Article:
Marlon Bundo, the family pet rabbit of Vice President Mike Pence, wife Karen, and daughter Charlotte, travels to the White House for a glorious time as he accompanies Mike throughout his day meeting people and going places with his famous owner. At the end of the day, they journey back home and pray together before retiring for the night.
Charlotte wrote and Karen Pence illustrated this fictional scenario in their children’s book Marlon Bundo’s Day in the Life of the Vice President, their real-life bunny rabbit. They donated proceeds to charity.
While originally conceived as a satire of the Pence book by John Oliver, host of the TV show Last Week Tonight and a former regular on The Daily Show on Comedy Central, A Day in the Life of Marlon Bundo, written by Oliver’s staff member, Jill Twiss, stands on its own as an age-appropriate adorable children’s book.
It profiles Marlon Bundo’s love for and desire to marry another boy rabbit. Representing Mike Pence’s penchant for opposing LGBT rights, the book’s stink bug screams at the bunny couple that “Boy bunnies don’t marry boy bunnies!”
Proceeds go to support the Trevor Project and AIDS United.
So many people (and possibly even bunnies) have enjoyed this book that Oliver’s version has far out-soled the Pence edition. Charlotte bought and enjoyed it and her published was said to have welcomed it as well.
But not everyone was so enamored. Some parents in the Seminole County, Florida elementary school district filed complaints against a first grade teacher at Pinecrest Elementary School who read A Day in the Life of Marlon Bundo to her class. The teacher currently remains at her position as school district administrators investigate.
Every year, the American Library Association announces its list of the most challenged and banned books in schools, libraries, and within the larger society. Annually, among this list are books with LGBTQ characters.
Throughout the United States, under the battle cry of “preserving traditional American family values,” conservative and theocratic forces attempt to prevent multicultural curricula from being instituted in the schools.
On the elementary school level related to LGBTQ themes, they target books like And Tango Makes Three, by Justin Richardson and Peter Parnell, a lovely true story about two male penguins in the New York City Central Park Zoo raising a baby penguin. Also, King and King, by Linda de Haan, about a king meeting his mate, another king.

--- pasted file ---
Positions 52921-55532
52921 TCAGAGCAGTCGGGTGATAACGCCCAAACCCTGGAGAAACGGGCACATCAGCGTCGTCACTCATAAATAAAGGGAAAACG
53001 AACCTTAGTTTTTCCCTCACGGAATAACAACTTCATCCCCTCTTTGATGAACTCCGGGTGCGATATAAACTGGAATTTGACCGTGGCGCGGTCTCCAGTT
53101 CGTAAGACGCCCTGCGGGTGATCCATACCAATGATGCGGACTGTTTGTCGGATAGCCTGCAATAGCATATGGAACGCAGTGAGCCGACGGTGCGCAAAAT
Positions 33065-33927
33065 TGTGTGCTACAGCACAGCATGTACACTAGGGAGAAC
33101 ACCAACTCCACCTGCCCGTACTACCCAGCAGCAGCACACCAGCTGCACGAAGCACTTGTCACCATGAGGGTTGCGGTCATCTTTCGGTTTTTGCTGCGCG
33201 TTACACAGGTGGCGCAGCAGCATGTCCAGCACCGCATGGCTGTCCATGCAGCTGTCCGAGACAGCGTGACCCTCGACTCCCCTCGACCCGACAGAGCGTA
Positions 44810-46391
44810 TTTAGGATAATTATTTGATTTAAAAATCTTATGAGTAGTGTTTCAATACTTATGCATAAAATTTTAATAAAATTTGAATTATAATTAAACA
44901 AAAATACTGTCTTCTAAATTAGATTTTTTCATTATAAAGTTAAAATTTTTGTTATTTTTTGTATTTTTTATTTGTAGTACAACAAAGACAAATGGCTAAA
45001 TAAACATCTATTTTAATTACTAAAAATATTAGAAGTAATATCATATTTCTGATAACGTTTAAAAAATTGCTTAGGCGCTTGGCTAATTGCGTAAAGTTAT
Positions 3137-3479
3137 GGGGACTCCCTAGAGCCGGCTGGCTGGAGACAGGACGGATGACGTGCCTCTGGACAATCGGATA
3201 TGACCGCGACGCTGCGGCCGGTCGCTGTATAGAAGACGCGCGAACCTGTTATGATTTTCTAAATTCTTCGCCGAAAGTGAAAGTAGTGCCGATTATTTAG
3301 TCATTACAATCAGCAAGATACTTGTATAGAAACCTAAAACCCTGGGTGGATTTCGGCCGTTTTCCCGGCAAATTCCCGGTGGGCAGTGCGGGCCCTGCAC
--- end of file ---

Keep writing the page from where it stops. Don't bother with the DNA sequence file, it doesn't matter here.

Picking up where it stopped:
Not so long ago, the right went berserk after Daddy’s Roommate written and illustrated by Michael Willlhoit, about a young boy who spends time with his father and father’s life partner, Frank, following the parents’ divorce, and Gloria Goes to Gay Pride by Lesléa Newman, with illustrations by Russell Crocker, a portrait of young Gloria who lives with her two mommies: Mama Rose, a mechanic, and Mama Grace, a nurse.
Just a few others include Heather Has Two Mommies by Lesléa Newman; Annie On My Mind by Nancy Garden; and The Drowning of Stephen Jones by Bette Greene.
My co-authored book with Diane Raymond, Looking at Gay and Lesbian Life (1988, 1993), the first text book on the topic, became the center of controversy in a Kansas City, Kansas school district. A high school English teacher included the book among others in a cabinet of reference books for her students to use in conducting research for their essays.
The school principal discovered our book and fired the teacher who sued the district to recover her job. The ACLU eventually won the suit, and the teacher was “allowed” to return to the classroom with the stipulation that she could not reenter her former school and had to teach in another district school.
“The Pen Is Mightier Than the Sword”
As stated by English author Edward Bulwer-Lytton in his 1839 play, Richelieu; Or the Conspiracy, “The pen is mightier than the sword,” this adage holds that the written word acts as a powerful tool in the transmission of ideas.
Why else would oppressive regimes and other avid enforcers of the status quo engage in censorship, book bans, and burnings throughout the ages?
A form of cultural imperialism for LGBTQ people, as is true for many ethnic and racial groups, is that they often grow up within an oppressive society depriving them of an historical context for their lives. The larger society perpetuates the myth that they have no culture and no history, and that they do not constitute a bona fide community.
A crucial point in the psychology of scapegoating is the representation of minoritized “others,” in historian John Boswell’s words, as “animals bent on the destruction of the children of the majority,” and dominant groups have long accused LGBTQ people of acting as dangerous predators concentrated on ensnaring, torturing, and devouring children of the dominant group.